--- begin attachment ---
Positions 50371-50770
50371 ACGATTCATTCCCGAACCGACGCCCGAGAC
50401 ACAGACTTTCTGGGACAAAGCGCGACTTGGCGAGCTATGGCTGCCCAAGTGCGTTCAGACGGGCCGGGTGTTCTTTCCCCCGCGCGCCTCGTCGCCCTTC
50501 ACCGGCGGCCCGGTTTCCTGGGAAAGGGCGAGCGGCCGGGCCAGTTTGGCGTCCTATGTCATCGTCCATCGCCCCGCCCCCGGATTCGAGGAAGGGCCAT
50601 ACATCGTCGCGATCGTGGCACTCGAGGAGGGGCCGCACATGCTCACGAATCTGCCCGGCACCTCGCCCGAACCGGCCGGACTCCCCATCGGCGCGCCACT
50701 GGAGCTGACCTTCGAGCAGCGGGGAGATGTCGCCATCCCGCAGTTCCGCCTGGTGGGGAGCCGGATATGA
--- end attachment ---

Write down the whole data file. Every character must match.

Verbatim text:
Positions 50371-50770
50371 ACGATTCATTCCCGAACCGACGCCCGAGAC
50401 ACAGACTTTCTGGGACAAAGCGCGACTTGGCGAGCTATGGCTGCCCAAGTGCGTTCAGACGGGCCGGGTGTTCTTTCCCCCGCGCGCCTCGTCGCCCTTC
50501 ACCGGCGGCCCGGTTTCCTGGGAAAGGGCGAGCGGCCGGGCCAGTTTGGCGTCCTATGTCATCGTCCATCGCCCCGCCCCCGGATTCGAGGAAGGGCCAT
50601 ACATCGTCGCGATCGTGGCACTCGAGGAGGGGCCGCACATGCTCACGAATCTGCCCGGCACCTCGCCCGAACCGGCCGGACTCCCCATCGGCGCGCCACT
50701 GGAGCTGACCTTCGAGCAGCGGGGAGATGTCGCCATCCCGCAGTTCCGCCTGGTGGGGAGCCGGATATGA